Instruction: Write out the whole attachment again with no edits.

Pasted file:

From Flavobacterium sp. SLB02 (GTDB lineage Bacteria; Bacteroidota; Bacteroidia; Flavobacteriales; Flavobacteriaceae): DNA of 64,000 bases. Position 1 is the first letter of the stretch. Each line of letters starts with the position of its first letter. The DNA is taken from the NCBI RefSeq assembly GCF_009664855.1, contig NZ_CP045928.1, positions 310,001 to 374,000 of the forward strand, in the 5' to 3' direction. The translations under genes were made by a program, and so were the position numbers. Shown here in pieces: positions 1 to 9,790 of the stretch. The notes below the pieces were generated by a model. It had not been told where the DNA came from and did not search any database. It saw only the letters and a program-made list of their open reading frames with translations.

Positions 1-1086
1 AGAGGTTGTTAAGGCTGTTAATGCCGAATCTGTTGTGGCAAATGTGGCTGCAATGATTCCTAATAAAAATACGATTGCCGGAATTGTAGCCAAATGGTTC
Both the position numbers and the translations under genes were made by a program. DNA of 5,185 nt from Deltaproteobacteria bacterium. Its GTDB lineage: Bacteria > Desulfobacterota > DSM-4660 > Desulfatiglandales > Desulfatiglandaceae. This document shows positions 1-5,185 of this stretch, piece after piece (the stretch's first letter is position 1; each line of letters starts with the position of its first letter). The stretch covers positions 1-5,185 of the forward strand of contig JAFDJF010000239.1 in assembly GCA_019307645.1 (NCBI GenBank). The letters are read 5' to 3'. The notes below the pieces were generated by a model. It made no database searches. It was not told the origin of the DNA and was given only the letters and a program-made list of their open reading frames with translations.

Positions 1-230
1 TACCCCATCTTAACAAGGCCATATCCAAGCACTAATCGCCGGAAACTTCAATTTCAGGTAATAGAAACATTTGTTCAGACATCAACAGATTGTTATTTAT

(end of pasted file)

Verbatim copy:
From Flavobacterium sp. SLB02 (GTDB lineage Bacteria; Bacteroidota; Bacteroidia; Flavobacteriales; Flavobacteriaceae): DNA of 64,000 bases. Position 1 is the first letter of the stretch. Each line of letters starts with the position of its first letter. The DNA is taken from the NCBI RefSeq assembly GCF_009664855.1, contig NZ_CP045928.1, positions 310,001 to 374,000 of the forward strand, in the 5' to 3' direction. The translations under genes were made by a program, and so were the position numbers. Shown here in pieces: positions 1 to 9,790 of the stretch. The notes below the pieces were generated by a model. It had not been told where the DNA came from and did not search any database. It saw only the letters and a program-made list of their open reading frames with translations.

Positions 1-1086
1 AGAGGTTGTTAAGGCTGTTAATGCCGAATCTGTTGTGGCAAATGTGGCTGCAATGATTCCTAATAAAAATACGATTGCCGGAATTGTAGCCAAATGGTTC
Both the position numbers and the translations under genes were made by a program. DNA of 5,185 nt from Deltaproteobacteria bacterium. Its GTDB lineage: Bacteria > Desulfobacterota > DSM-4660 > Desulfatiglandales > Desulfatiglandaceae. This document shows positions 1-5,185 of this stretch, piece after piece (the stretch's first letter is position 1; each line of letters starts with the position of its first letter). The stretch covers positions 1-5,185 of the forward strand of contig JAFDJF010000239.1 in assembly GCA_019307645.1 (NCBI GenBank). The letters are read 5' to 3'. The notes below the pieces were generated by a model. It made no database searches. It was not told the origin of the DNA and was given only the letters and a program-made list of their open reading frames with translations.

Positions 1-230
1 TACCCCATCTTAACAAGGCCATATCCAAGCACTAATCGCCGGAAACTTCAATTTCAGGTAATAGAAACATTTGTTCAGACATCAACAGATTGTTATTTAT